"Grossly exaggerate" isn't tolerated.
Originally Posted by journotraveler
I'm sorry, but this is demonstrably untrue. Even if the distortion isn't intended, it still happens all the time. Probably every single issue.
Originally Posted by Eilonwy
Seriously? Every single time, and you can demonstrate this?
Originally Posted by journotraveler
I was saying that it's demonstrably true that gross exaggerations of research findings are tolerated. Then I switched to a statement that I can't, of course, demonstrate or prove. I guess I didn't phrase that well.

I just really hate when people make sweeping, blanket statements about the media like we're all cynical manipulators out to distort the news/information.
Originally Posted by journotraveler
Journotraveler, I don't think of journalists as cynical manipulators And I think you have every right to feel frustrated by blanket statements to that effect. At the same time, I do see serious problems with the way non-academic media present research. But, although I recognize those problems, I don't think that journalists are hacks. It's like how I think there are serious problems with the way the doctor-patient relationship is constructed, but I don't distrust doctors.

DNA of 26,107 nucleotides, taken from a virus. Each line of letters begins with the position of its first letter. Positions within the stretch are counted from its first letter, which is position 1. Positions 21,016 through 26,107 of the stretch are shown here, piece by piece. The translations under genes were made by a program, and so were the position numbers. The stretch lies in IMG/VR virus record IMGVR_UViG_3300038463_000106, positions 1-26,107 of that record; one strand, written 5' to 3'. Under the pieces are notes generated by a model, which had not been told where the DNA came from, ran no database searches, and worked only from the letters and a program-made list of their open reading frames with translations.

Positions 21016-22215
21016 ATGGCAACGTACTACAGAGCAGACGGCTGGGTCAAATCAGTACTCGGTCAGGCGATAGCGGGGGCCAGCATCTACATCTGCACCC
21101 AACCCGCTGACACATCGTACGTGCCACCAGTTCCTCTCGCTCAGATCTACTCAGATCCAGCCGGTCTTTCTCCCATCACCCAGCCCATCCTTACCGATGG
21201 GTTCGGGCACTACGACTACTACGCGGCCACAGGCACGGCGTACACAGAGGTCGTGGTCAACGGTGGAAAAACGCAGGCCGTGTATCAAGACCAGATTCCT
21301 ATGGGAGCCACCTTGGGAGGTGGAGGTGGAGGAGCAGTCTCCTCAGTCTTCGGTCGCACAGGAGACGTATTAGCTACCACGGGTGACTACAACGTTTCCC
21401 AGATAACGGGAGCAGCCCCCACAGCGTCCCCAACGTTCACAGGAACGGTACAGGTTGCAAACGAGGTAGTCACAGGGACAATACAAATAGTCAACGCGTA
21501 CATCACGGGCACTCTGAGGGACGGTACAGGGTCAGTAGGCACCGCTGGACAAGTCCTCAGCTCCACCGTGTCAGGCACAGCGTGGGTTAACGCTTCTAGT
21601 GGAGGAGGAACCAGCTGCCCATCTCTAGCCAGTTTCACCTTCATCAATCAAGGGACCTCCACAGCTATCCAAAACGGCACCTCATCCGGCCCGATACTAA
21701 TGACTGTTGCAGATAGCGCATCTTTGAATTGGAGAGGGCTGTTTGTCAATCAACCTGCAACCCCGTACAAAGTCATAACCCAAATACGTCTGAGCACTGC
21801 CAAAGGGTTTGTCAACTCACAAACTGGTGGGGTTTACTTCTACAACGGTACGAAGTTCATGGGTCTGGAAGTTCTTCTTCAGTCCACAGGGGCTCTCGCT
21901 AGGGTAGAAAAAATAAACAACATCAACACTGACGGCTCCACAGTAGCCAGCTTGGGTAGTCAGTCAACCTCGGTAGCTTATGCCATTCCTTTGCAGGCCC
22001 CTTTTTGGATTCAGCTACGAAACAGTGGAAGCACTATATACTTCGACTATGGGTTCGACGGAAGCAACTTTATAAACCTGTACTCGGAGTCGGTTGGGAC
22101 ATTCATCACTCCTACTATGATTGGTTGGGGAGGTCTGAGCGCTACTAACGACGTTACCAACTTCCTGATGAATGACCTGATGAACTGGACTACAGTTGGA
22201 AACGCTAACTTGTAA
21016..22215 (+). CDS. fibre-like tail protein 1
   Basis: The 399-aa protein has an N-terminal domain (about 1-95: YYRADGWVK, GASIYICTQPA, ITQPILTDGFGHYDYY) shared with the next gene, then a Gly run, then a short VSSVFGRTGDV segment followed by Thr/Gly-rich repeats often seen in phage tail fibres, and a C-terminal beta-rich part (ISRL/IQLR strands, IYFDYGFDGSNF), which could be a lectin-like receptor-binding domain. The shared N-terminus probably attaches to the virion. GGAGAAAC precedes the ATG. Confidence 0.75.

ETA: Jennifer Kahn, the author of the article in question, has a degree in astrophysics.
Originally Posted by journotraveler
Well, I don't have any particular quarrel with the article from the OP. But a degree in astrophysics doesn't qualify her to interpret research related to psychology. I have degrees too, and they don't mean that I'm qualified to interpret astrophysics research. See, that's one of the problems I'm talking about. A person really needs to have expertise in a field in order to properly evaluate the research that comes out of it. Sure, I can read through an astrophysics journal, and look up all the unfamiliar math and definitions. But I still won't really understand what I've read. I won't understand what the results actually are, I won't understand what they mean for the field, and I won't be able to evaluate their legitimacy or the way the study was designed.

Last edited by Eilonwy; 05-15-2012 at 11:02 AM.